Johannes Punkt’s Flaskpost

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Tag: camera

Photography of Souls

She was a photographer of the dead. Her studio was morose and draped all black and matte. Before the lifewarmth of their deceased relatives had run out, people would rush, in hearses with special coffins made to preserve warmth without starting to smell, to her abode. There, the dead person’s last life was photographed out of them and printed immediately, onto sepia paper, and given to the relatives to frame.

But when she died, her equipment on standby, all her soul seeped out onto the floor and no-one took her photograph and she rolled away as fog the next morning.


The best most accurate memories I have are of the unimportant bits, like the name of the waiter who recommended the wine that made you throw up, if that’s really what happened. I remember the name of a waiter, in any case. Every memory is like a faded photograph that gets more worn each time I bring it out to view it, and I try to fill in the details as best I can remember them. Your hair was now always the same length, even though we knew each other for years. I wish you showed up in actual photos.


This avenue is lined with buried spotlights aimed straight into the black sky like pillars of solid white. You want to take a picture of the way the beams of light seem to eat all the dancing snowflakes, but one of your hands is entangled in mine. You pause, in thought. You bring out your cameraphone and struggle with it, eventually holding it steady with your free hand and then softly kissing the circle on the touchscreen to take the photo. I squeeze your hand, you put your things away and your hand into my pocket, and we walk on.


The camera zooms in on the grey letters until the only thing that’s visible is the bun of an unwitting stagehand’s red hairdo and the unlit phrase, “ON AIR.” The camera grows weary, and pans slowly across the room, until it finds an anchor’s face and does a little jig, because the camera handler is bored and light-headed. Someone taps on their watch. Reluctantly, the camera handler places the frame in the correct position and then she has a heart attack and falls over, clutching at her chest, inadvertently pointing the camera at the dusty ceiling. The letters light up.

What Happened to Me

When I was small, I used to turn anything with eyes away from me, convinced that there were little spy cameras inside them. It looked like all my stuffed toys were ashamed of me. I kept a record of who had given me what items so that I could know who was watching. I would stare agog at them when they were in the room with me, wondering how they could pretend that they did not know that I knew.

I still haven’t figured out what actually happened to me, but I have figured out that it was something bad.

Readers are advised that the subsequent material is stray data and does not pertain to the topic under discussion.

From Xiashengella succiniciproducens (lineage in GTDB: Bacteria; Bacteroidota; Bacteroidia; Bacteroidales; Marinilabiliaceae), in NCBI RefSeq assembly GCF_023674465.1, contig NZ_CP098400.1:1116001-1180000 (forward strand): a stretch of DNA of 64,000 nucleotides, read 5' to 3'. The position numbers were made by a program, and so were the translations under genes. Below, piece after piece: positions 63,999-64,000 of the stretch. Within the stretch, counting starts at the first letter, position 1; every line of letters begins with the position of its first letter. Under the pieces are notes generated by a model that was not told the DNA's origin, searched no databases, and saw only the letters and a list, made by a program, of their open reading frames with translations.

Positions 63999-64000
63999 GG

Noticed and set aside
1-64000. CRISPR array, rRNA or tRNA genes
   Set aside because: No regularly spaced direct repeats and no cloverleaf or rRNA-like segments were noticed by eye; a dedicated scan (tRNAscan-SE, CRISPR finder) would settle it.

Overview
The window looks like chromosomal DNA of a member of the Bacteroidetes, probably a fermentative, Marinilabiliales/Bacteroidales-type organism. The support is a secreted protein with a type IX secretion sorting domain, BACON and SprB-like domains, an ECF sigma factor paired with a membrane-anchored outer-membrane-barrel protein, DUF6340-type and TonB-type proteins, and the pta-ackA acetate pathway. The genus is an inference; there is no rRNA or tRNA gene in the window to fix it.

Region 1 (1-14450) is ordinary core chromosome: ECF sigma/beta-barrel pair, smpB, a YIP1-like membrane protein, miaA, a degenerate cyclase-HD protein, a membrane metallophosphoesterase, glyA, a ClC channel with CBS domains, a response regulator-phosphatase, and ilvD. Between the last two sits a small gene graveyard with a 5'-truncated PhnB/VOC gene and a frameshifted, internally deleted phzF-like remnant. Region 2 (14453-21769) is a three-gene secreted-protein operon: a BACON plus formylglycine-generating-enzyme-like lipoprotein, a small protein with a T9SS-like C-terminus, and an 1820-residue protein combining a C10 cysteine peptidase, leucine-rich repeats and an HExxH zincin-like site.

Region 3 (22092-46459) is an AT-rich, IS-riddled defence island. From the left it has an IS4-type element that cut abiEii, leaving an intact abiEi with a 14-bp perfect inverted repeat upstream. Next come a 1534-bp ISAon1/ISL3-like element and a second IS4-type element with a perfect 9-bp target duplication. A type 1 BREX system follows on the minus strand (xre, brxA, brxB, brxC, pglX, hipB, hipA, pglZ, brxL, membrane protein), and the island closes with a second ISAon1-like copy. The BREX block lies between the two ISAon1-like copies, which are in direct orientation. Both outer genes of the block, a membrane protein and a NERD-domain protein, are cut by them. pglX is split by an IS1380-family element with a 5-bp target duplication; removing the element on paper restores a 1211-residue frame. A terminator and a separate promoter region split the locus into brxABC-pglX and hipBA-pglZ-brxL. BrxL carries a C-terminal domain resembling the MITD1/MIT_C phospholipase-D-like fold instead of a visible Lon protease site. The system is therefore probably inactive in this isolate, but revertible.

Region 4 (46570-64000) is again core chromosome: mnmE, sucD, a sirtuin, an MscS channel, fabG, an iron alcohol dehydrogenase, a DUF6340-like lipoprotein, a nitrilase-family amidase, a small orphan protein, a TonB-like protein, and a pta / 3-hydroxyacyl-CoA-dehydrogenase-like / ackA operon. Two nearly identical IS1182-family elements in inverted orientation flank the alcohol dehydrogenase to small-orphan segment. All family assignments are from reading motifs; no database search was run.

A Google Streetcar Drives into Night Vale

It has cameras all over itself, so it feels safe. A squirrel suddenly lands on its roof, in front of a camera, but that is okay, because it has more of them, and the squirrel will get bored. The logos on its sides waver like flags heralded with its lord’s crest on it. Places like these are suspicious, but everyone trusts us, right? It keeps going. It almost runs over a dog, but it stops in time. A swallow crashes into the driver-side window. And another. The window shatters; a raccoon climbs in. The raccoon drives them toward the canyon.

Enabling Nostalgia

You took a photograph of her when she was weak. You said that photographs enable nostalgia too much if we exclude moments like these. There was a kind of glee to your voice, a cheesy, plastic grin on your face as if you were the one in front of the camera. She, in turn, wore no expression, just a hospital blanket spattered with irregular polkadots, like someone had meticulously painted each one. The camera spat out the photograph like a bitter pill, but I looked in your albums today and there are only pictures of white teeth and deep dimples.

Mexico City

He looked himself in the mirror, intently. Behind him, on the other side of the street, was the entrance to the bank. The mirror was not really a mirror, just a storefront window, but someone had draped something dark on the inside, and the effect was almost the same. It was an art project; behind the dark satin lay a little camera capturing people’s expressions. His expression was a volatile one without any twitching muscles, like the stillness of a lake in a volcanic caldera. He got out his stockings, rolled it over his head, and ran across the street.

Ready, Aim, Fire

Lights, camera, action.

Lights. His pupils shrink and sweat beads start forming on his forehead, crawling their way out of all the make-up. Camera. He’s aware that this will be shown on every TV-screen for hundreds of miles, even if, especially if, he fucks up. They’ve only got one take. Lights, camera – people are making gestures, getting everything in order. There are millions in this for him. He’s holding his breath even though that’s a bad habit. Lights. His fingers drum on the AK47 held behind his back. Camera. He’s wearing someone else’s face. What is taking so long?